Add to this two further hints: Ashot Arakelyan published a few lines on our tenor (calling him Enrico Arenson), spreading the tale about the marriage with Legat, but also knowing that he studied violin in Moscow and saying he had been born in Riga into a family of merchants. I'm convinced that piece of information must come from a Russian source unavailable to me (not quoted, unfortunately, by Arakelyan).

And when I started my exploration of Arenson's biography, his nationality was of course completely mysterious, and I and a couple of other collectors tried to determine his native language from his accent in various languages (he has recorded in German, Italian, Russian and French, all with marked accents). I played some of his recordings to Axel Weggen, one of the foremost experts on Middle and East European singers, who has also a basic knowledge of some East European languages. When hearing "Heinz Arensen" sing German, Mr. Weggen said "this is an accent like Jadlowker's, so in my opinion, he may very well have been from Riga". In other words, his native language would have been Yiddish. (That was long before the above mentioned entry on Arakelyan's website had even been published.)

Now let's develop this guesswork one step further: if – if! – he was the brother of a successful singer like Arentsi, and if – if!! – he was born into a family of merchants, how probable is it that his father Karl emigrated to the USA after Ludwig was already famous? If we think it's not terribly probable, then Heinrich Arenson would not only have falsified his date of birth, but also his father, or to put it bluntly: paid some not-so-well-off immigrant named Arenson (a very common name in Eastern Europe), who had already obtained US citizenship, to play his father, and probably even produced counterfeit documents testifying to this. Just guesswork, as I said, but it doesn't seem completely fanciful.

I wish to thank a few people who have greatly helped me in compiling this biography:
- Yuri Bernikov, to whom I'm greatly indebted for translating the two relevant pages from the Russian book on the Popov dynasty for me (I don't speak a single word of Russian)
- Lawrence F. Holdridge for generously providing me with his newspaper clip collection on Arenson
- Axel Weggen for browsing the Deutsche Bühnenjahrbücher
- François Nouvion for drawing my attention to Ludwig Arentsi, and for providing information from an unpublished chronology of Vicente Ballester
- Frances Kutasi-Szabo for proofreading (and finding a mistake that nobody else would likely have found)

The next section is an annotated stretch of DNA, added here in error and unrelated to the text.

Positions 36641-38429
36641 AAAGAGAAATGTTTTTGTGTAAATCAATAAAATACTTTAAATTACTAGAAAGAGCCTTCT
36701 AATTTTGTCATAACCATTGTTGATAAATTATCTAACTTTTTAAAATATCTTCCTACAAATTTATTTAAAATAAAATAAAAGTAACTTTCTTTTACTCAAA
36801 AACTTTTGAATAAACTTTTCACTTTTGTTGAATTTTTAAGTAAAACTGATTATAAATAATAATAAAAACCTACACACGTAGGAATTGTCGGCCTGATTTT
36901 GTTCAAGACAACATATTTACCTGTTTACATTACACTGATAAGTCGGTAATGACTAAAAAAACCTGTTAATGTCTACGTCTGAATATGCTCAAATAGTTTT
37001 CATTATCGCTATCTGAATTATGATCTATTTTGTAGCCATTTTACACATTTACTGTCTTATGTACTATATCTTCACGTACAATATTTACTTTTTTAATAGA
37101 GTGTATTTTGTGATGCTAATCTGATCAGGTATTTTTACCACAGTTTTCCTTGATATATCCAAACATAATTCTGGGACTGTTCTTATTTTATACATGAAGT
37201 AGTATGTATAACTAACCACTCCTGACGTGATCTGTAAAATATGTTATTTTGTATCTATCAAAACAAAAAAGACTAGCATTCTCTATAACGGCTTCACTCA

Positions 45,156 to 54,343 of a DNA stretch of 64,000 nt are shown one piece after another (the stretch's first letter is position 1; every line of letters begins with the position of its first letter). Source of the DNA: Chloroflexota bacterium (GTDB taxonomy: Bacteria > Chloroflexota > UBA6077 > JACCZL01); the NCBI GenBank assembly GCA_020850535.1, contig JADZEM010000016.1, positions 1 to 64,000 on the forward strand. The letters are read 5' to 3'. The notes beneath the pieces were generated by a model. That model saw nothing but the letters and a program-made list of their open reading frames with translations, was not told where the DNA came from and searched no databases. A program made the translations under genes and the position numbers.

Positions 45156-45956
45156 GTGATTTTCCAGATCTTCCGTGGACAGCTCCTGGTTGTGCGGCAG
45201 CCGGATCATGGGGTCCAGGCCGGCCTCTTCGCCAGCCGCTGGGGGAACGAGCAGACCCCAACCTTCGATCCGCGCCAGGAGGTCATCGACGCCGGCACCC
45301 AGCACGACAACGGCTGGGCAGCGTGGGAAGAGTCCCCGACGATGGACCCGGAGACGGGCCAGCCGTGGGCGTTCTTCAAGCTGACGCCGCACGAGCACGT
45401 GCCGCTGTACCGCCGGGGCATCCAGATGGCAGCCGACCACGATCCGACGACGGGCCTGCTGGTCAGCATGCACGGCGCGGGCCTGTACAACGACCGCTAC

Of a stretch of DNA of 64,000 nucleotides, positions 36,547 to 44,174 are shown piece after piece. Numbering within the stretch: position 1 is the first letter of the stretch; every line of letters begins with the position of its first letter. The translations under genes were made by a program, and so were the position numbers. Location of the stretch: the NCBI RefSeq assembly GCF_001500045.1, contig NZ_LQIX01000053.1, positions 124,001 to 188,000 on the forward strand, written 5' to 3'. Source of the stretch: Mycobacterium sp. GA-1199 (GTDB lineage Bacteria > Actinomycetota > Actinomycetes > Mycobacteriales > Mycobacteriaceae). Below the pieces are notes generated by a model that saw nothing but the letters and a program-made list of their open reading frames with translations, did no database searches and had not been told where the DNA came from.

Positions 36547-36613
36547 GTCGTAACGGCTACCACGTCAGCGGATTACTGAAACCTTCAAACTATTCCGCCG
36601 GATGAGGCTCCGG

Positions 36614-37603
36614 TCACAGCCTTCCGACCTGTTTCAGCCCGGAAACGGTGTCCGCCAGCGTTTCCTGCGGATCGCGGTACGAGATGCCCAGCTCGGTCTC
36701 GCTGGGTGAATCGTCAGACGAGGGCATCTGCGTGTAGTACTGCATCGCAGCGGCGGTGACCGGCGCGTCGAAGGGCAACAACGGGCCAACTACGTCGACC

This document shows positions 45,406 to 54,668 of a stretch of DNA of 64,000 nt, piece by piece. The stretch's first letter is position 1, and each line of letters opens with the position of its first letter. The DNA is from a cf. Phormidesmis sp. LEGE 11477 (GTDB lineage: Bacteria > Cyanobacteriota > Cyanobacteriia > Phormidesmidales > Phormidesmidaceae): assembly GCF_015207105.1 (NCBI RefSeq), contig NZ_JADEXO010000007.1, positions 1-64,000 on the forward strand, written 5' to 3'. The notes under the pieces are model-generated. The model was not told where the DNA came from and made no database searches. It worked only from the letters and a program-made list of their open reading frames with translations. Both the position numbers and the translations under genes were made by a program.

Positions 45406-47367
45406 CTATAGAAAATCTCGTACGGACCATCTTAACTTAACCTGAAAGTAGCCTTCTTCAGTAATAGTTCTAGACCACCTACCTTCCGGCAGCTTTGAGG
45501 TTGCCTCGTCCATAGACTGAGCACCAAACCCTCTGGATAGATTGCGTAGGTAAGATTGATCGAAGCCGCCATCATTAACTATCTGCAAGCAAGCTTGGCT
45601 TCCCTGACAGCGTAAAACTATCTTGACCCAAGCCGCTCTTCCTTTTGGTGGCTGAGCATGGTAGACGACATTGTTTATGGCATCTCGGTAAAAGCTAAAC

- and Carol Donelan of Carleton College for doing the Northfield part of the research for me.
Robert Schlesinger
Enrico Aresoni sings Sred shumnogo bala (In the midst of the ball)
In RA format

Enrico Aresoni sings La Juive: Recha, als Gott dich einst
In RA format

Enrico Aresoni sings La Juive: Gott, erleuchte meine Sinne
In RA format

Enrico Aresoni sings Pagliacci: Vesti la giubba
In RA format

Enrico Aresoni sings L'Africaine: Ô paradis
In RA format

Enrico Aresoni sings Aida: Celeste Aida
In RA format

Enrico Aresoni sings Rigoletto: È il sol dell'anima, with Nadine Legat
In RA format

Chronology as Enrico Aresoni by Roberto Marcocci
10 Mirandola Teatro Nuovo SANSONE E DALIDA (Sansone)
11 Ferrara Teatro Borghi Tosi TROVATORE (Manrico)
03 Pistoia Politeama Mabellini TROVATORE (Manrico)
09 Cividale del Friuli Teatro Ristori LUCIA DI LAMMERMOOR (Edgardo)
10 Cosenza Teatro Rendano AIDA (Radames)
12 Pavia Teatro Fraschini SANSONE E DALIDA (Sansone)
05 Lecce Politeama Principe di Napoli  
10 Soresina Teatro Sociale TROVATORE (Manrico)
11 Boston Opera House AIDA (Radames) / TROVATORE (Manrico)
01 St. Louis Teatro Odeon PAGLIACCI (Canio)
02 San Juan de Puerto Rico Teatro Colón OTELLO (Otello)
03 Brooklyn Academy of Music LUCIA DI LAMMERMOOR (Edgardo) / RIGOLETTO (Duca)
03 San Juan de Puerto Rico Teatro Colón STAGIONE COMPAGNIA MANCINI
10 Milano Conservatorio CONCERTO


Gramophone, Berlin 1913-10-17 (as Heinz Arensen)
1206s   Juive (Halévy): Recha, als Gott							042439, E42516, 65470, 19201
1207s   Juive (Halévy): Für ihn, für mich erflehe (w. Gottlieb & Hansen)		044246,  E44201,  65257
1210s   Juive (Halévy): Allmächt'ger blicke gnädig (w. Gottlieb & chorus)		044245,  E44200,  65257
1211s   Juive (Halévy): Gott erleuchte meine Sinne (w. ensemble)			042438,  E42515,  65470,  19201

Gramophone, Berlin 1913-11-26 (as Heinz Arensen)
13384r   Martha (Flotow): Schlafe wohl (w. van Endert, Lordmann & Mareck)		3-44109, 62115
13385r   Martha (Flotow): Was soll ich dazu sagen (w. van Endert, Lordmann & Mareck)	3-44110, 62115
1274s    Undine (Lortzing): Welche Freude (w. van Endert, Hassler, Mareck & Fuchs)	044247,  0944058, E44202, 15878

Victor, New York 1918-02-27  (as Andrea Arensen)
trial-03 Pikovaja dama (Chajkovskij): Romance test					unpublished

Victor, New York 1918-03-21 (as André Arensen, label in Russian and English)
B21593-1 Rusalka (Dargomyzhskij): Aria							unpublished
B21593-2 Rusalka (Dargomyzhskij): Aria, sung in Russian					72769

Victor, New York 1918-03-28 (as André Arensen, label in Russian and English)
B21714-1 Sred shumnogo bala (Chajkovskij)						unpublished
B21714-2 Sred shumnogo bala (Chajkovskij)						72769

Victor, New York 1918-04-04 (as André Arensen)
B21733-1 Tell her (Kochubej)								unpublished
B21733-2 Tell her (Kochubej)								72512
B21734-1 The lark (Glinka)								unpublished
B21734-2 The lark (Glinka)								72512

Gennett (H&D), USA (as Andrea Arensen/Enrico Arenson)
1420 Africaine (Meyerbeer): O paradiso							15002
1421 Pagliacci (Leoncavallo): Vesti la giubba						15002
     Aida (Verdi): Celeste Aida								15004
     Rigoletto (Verdi): È il sol dell'anima (w. Legat)					15004
Discography Source